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Joseph Soloveitchik’s “Lonely Man of Faith” revised edition

November 29, 2011

lonelyIn their ongoing relationship with the Orthodox Union Press, Koren Publisher’s new English imprint “Maggid Books” has reprinted a new edition of arguably Joseph Soloveitchik’s most important work, The Lonely Man of Faith.  (The other work often grouped together with The Lonely Man of Faith is Halakhic Manboth are philosophical works.)

This is one of Soloveitchik’s “difficult” works – here is a typical sentence (the final sentence of the first paragraph of section 1A):

In my “desolate, howling solitude” (Deut. 32:10) I experience a growing awareness that, to paraphrase Plotinus’s apothegm about prayer, this service to which I, a lonely and solitary individual, am committed is wanted and gracefully accepted by God in His transcendental loneliness and numinous solitude.

Indeed, this work seems to have been structured in part to show Soloveitchik’s chops as an important intellectual not only within Jewish circles but to a broader audience.  and Soloveitchik feels free to draw on a wide variety of sources.

The work originally appeared as an extended essay in Tradition in 1965; but it is worth reading in the second edition because of the improvements, which are advertised as “transliterations and translations of the Hebrew; fully sourced references; restoration of the original chapter divisions; and a new introduction by Reuven Ziegler.”

The introduction by Ziegler is particularly useful.  In a few paragraphs, Ziegler summarizes Soloveitchik’s argument.

… Soloveitchik proposes that two accounts of the creation of man (in chapters 1 and 2 of Genesis) portray two types of man, two human ideals.  One type, termed Adam the first (or Adam I), is guided by the quest for dignity, which is an external social quality attained by control over one’s environment.  He is a creative and majestic personality who espouses a practical-utilitarian approach to the world.  Adam II, on the other other hand, is guided by the quest for redemption, which is a quality of the inner personality that one attains by control over oneself.  He is humble and submissive, and yearns for an intimate relationship with God and his fellow man in order to overcome his sense of incompleteness and inadequacy.  these differences carry over to the type of community each one creates:  the “natural work community” (Adam I) and the “covenantal faith community” (Adam II).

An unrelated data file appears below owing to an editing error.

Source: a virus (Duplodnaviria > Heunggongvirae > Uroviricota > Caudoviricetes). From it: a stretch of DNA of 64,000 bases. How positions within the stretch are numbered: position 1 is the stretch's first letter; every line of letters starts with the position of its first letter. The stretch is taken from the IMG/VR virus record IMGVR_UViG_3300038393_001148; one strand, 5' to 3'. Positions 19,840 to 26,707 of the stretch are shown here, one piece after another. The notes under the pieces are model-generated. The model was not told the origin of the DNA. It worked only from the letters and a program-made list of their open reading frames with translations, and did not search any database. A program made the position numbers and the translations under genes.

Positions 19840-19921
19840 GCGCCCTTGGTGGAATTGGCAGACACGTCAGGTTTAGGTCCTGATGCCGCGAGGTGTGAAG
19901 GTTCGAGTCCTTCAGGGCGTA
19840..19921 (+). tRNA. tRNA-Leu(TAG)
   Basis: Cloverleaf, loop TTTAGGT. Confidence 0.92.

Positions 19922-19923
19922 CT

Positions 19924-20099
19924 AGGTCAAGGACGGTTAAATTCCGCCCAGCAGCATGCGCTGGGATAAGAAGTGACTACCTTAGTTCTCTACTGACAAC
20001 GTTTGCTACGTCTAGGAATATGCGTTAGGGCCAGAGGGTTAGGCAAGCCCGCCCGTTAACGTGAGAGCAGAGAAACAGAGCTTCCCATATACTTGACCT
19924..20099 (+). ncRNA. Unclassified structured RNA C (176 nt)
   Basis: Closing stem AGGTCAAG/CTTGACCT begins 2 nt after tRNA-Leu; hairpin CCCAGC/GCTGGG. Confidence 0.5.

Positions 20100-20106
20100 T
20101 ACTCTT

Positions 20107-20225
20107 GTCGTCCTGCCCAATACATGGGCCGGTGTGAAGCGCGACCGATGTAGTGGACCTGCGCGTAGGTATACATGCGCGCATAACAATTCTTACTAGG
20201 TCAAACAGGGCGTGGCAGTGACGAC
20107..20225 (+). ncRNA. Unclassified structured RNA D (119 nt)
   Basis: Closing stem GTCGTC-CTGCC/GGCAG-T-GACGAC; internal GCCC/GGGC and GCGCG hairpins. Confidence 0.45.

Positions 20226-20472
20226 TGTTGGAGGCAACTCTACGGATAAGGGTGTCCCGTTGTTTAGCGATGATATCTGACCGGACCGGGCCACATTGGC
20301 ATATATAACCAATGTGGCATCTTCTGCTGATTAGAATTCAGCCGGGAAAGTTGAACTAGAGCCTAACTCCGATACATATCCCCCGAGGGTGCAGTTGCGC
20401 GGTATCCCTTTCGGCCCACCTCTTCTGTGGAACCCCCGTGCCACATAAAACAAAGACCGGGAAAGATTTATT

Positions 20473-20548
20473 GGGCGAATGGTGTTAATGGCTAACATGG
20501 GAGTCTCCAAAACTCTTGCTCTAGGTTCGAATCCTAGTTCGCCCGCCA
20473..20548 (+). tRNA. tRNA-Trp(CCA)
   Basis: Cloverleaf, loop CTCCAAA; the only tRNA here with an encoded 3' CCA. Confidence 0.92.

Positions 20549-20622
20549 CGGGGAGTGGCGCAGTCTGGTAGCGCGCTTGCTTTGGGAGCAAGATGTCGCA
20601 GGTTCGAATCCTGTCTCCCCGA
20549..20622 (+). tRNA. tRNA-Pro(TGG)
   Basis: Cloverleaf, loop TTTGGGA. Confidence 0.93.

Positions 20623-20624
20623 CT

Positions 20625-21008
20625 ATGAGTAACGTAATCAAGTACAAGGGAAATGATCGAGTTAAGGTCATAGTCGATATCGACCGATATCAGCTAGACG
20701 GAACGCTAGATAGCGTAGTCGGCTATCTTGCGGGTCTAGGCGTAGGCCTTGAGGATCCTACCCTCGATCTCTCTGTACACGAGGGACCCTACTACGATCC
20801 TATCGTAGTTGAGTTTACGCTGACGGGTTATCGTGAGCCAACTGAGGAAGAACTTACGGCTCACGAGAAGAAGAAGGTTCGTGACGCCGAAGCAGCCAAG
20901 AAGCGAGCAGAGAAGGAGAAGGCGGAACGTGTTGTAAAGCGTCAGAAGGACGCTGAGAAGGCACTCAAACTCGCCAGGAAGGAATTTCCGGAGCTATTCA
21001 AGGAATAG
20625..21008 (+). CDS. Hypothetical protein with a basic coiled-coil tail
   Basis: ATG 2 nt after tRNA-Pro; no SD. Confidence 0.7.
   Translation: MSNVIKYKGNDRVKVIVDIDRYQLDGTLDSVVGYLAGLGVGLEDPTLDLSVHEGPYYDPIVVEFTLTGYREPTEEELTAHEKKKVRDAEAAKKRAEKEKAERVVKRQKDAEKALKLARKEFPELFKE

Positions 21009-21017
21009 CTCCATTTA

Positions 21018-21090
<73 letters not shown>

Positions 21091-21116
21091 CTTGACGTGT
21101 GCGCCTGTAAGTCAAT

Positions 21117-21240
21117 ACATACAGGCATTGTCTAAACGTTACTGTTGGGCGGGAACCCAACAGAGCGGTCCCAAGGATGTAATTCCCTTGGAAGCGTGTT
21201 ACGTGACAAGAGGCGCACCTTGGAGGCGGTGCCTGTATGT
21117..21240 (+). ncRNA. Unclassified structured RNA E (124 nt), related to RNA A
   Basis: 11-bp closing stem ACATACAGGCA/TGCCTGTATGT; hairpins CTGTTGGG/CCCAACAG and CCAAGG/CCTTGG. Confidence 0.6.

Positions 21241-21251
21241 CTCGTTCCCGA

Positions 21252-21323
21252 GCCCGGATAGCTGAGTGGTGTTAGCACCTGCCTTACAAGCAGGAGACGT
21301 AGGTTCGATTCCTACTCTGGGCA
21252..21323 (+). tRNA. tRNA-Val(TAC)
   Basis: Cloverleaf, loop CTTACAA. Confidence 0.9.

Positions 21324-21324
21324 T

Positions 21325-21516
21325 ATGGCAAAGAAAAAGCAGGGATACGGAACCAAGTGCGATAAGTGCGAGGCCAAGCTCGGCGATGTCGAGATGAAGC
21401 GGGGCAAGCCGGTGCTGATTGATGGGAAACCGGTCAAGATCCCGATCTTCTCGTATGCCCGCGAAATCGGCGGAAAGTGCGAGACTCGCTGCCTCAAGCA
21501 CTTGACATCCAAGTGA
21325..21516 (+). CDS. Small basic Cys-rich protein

God not only desires the existence of each of these personality types and each of these communities, but actually bids each and every person to attempt to embody both of these seemingly irreconcilable types.  One must attempt to pursue both dignity and redemption.  This analysis of the two basic tasks of man leads to two important conclusions.  First, Adam I’s existence is willed by God and therefore his majestic and creative actions have religious value.  Rabbi Soloveitchik, accordingly, has a positive attitude towards the extension of human dominion through general scientific and technological progress, the spreading of culture and the development of civilization.  However, one must also give Adam II his due, which leads to the second conclusion:  Adam II and his quest for redemption have independent value, regardless of whether they aid Adam I’s quest for majesty.  Faith (the realm of Adam II) is not subservient to culture (the creation of Adam I); it is a primordial force that has no need to legitimize itself in other terms.